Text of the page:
Wal-Mart (WMT) is simply a terrific retailer at a modest multiple of earnings. Shares were knocked down after it reported disappointing earnings in the second quarter. I'm not overly concerned with quarterly earnings - Wal-Mart is a best in class retailers selling at a slightly below market multiple. It has a solid balance sheet (ND just greater than 1x EBITDA) and has been returning over $10 billion per year to shareholders via dividends and repurchases.
Kohl's (KSS) has been in the penalty box the past couple years. It used to trade at a premium valuation given as the company had grown rapidly in the decade leading up until 2007. As growth slowed, it lost its investor base. That said, the company continues to produce a strong return on equity (15% in the most recent fiscal year), has a good balance sheet (Net debt < 1.8x EBITDA), and is returning capital to shareholders via dividends and buybacks. While this won't be a homerun, at 13x earnings I think investors can expect an 8-10% annual total return holding Kohl's shares over the next 2-3 years.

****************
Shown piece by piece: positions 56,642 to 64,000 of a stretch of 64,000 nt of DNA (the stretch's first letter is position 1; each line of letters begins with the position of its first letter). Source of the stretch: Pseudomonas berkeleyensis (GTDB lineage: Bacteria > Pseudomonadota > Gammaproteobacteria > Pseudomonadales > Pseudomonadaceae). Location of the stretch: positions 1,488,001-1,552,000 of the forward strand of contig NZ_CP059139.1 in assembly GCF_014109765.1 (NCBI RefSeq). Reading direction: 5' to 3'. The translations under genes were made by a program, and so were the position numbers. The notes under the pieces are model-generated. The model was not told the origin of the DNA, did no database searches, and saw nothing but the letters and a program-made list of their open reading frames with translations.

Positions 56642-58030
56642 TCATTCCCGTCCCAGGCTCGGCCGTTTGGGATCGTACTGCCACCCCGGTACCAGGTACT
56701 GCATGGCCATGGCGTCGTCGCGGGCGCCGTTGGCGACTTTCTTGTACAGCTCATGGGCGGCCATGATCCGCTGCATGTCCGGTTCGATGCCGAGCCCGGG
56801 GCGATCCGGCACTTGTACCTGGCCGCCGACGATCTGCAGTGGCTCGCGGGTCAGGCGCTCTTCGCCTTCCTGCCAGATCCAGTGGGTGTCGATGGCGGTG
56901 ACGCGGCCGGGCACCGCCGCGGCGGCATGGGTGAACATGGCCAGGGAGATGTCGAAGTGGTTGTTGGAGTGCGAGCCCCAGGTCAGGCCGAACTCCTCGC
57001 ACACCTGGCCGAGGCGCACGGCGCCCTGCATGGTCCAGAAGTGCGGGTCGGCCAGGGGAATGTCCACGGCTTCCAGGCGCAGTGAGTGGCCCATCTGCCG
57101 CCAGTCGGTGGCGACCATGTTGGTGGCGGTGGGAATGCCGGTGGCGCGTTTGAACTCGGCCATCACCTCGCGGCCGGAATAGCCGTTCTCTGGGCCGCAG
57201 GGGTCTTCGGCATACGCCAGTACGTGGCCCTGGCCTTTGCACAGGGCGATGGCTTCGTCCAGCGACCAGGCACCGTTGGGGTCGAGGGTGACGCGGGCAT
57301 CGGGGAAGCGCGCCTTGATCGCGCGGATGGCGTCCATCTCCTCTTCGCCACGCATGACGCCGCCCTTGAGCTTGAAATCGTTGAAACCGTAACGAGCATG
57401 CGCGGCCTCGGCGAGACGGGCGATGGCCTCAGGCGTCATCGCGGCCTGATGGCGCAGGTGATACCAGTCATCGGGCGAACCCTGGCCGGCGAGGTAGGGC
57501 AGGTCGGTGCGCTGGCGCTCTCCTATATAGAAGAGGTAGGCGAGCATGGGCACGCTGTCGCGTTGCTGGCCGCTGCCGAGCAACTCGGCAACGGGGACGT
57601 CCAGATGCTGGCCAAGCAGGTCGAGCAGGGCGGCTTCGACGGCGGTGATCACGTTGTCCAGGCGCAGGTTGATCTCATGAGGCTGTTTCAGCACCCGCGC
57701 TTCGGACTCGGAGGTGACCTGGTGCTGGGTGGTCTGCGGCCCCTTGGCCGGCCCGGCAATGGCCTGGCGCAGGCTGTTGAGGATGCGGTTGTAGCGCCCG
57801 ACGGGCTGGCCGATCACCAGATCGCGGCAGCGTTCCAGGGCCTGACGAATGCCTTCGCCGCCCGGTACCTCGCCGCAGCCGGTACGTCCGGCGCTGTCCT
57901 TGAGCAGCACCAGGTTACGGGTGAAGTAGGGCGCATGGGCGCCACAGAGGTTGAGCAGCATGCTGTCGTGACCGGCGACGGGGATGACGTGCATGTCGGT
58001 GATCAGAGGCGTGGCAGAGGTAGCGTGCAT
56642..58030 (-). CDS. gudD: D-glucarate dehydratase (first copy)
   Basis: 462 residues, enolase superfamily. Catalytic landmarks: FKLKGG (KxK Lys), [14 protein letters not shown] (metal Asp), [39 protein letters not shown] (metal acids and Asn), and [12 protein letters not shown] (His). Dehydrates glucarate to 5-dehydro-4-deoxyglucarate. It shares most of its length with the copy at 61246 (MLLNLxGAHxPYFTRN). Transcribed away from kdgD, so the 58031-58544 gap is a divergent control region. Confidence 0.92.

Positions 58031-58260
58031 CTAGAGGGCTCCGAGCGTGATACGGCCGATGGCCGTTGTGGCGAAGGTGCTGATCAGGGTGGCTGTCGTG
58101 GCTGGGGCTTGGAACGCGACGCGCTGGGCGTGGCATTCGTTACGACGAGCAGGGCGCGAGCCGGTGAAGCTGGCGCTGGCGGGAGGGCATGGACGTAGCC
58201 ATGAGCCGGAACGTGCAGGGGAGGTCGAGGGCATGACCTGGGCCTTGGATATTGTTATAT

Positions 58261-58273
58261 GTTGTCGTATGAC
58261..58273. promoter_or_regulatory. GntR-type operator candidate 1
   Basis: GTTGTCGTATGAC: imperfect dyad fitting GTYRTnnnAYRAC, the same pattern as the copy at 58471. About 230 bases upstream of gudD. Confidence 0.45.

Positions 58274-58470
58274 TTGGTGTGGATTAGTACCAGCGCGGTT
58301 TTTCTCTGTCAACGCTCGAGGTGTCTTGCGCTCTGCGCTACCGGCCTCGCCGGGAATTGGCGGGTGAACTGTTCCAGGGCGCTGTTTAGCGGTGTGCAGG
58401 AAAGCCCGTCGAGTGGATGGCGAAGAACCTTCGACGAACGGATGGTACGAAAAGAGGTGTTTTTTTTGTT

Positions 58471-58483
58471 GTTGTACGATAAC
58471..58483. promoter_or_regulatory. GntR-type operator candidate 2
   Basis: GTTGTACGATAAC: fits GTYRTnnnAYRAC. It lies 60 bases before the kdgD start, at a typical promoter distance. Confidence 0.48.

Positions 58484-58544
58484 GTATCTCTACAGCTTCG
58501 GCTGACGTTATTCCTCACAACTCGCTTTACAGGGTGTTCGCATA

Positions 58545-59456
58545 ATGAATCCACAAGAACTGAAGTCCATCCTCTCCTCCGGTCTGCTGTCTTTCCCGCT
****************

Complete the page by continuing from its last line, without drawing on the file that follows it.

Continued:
Conn's (CONN) looks to be a good short for a number of reasons. First, we have seen the main owner group sell a tremendous amount of stock over the past year (at $25/share in December of 2012 and $60/share more recently). Second, and more importantly, is that Conn's is a predatory lender wrapped into a retailer. The company uses fast talking salespeople to coerce its customers (typically low income people) into not only paying high interest rates to finance their purchases but also into buying expensive product warranties of questionable quality as well as various overpriced insurance policies (if you get hurt and can't work or laid off). The company has been investigated regarding these sales policies in the past and I suspect we will see more investigations in the future given its extremely low customer satisfaction ratings. Pawn shops, payday lenders, and other sub-prime lending businesses usually trade at 7-10x earnings. This is not only because of the aforementioned regulatory risk but also because in recessions, these businesses can suffer large losses (Conn's business performed terribly from 2008-2011, losing money in some years). Under the guise of being a fast growing retailer, Conn's is selling at 23x P/E which I think is about twice what it's worth.